JOURNAL OF NARRATIVE AND LANGUAGE STUDIES, vol.10, no.19, pp.126-137, 2022 (Scopus)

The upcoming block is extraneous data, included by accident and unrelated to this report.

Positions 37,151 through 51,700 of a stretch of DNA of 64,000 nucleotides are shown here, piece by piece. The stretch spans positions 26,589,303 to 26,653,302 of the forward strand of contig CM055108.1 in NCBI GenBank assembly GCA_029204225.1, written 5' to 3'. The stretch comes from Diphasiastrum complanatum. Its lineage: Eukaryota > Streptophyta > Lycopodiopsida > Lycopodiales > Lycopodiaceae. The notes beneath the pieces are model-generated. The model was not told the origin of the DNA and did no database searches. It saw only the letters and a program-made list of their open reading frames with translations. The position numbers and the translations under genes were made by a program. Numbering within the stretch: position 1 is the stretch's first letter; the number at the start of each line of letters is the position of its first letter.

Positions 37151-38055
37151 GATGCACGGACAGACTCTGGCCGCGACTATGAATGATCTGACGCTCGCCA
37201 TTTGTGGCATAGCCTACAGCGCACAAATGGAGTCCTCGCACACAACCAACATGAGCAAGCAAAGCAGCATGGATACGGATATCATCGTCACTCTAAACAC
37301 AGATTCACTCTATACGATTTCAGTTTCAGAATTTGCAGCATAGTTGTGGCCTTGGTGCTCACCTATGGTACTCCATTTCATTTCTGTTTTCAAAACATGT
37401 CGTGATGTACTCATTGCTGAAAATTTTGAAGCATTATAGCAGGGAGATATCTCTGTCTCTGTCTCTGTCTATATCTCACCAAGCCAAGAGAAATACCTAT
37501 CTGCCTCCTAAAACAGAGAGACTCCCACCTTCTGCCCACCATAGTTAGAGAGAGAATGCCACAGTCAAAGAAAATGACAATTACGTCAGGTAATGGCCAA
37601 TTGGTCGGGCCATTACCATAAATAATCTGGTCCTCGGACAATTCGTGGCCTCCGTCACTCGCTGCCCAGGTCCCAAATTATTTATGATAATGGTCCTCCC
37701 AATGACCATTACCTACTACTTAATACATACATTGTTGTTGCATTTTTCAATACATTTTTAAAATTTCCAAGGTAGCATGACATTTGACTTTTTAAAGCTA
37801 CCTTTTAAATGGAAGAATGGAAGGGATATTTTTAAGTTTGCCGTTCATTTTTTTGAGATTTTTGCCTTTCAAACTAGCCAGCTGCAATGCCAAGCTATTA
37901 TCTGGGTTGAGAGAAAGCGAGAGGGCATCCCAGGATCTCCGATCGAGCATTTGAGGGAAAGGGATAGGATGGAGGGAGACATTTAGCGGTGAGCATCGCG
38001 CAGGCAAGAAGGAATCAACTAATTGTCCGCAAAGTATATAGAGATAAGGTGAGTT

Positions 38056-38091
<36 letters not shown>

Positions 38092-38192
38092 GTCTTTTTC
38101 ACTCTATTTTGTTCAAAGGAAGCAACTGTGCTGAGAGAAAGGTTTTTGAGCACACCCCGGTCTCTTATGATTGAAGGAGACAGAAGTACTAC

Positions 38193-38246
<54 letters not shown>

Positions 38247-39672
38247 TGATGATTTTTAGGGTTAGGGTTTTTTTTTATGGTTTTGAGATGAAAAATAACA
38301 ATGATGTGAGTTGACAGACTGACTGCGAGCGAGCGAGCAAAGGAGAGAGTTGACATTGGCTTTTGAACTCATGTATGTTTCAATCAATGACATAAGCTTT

This study aims to reconsider the Scottish poet Robert Henryson’s retelling of the myth of Orpheus in his Orpheus and Eurydice(c. 1470) as a late example of medieval dream vision genre. There are two prominent versions of the myth in the medieval world: The anonymous Breton lay Sir Orfeo(c. 1330-1340) and Robert Henryson’s Orpheus and Eurydice. While Sir Orfeoabounds in romance elements, Henryson’s poem seems to be a dream poem with its extensive use of medieval allegory and several characteristics of the dream vision poetry. While the king in Sir Orfeoenjoys a happy ending, Henryson’s Orpheus cannot achieve bliss as he breakshis promise when he looks back to Eurydice, hence surrendering to worldly appetite. As a result, the poem ends with the disillusionment of Orpheus, who, however, learns from his mistake and is more mature and enlightened at the end of the poem. Like the dreamers in a typical medieval dream narrative, Orpheus goes through a journey in a vision and as a result of this experience, he is educated and spiritually transformed. In this light, the aim of this paper is to introduce Orpheus and Eurydicenot as a romance but as a medieval dream poem.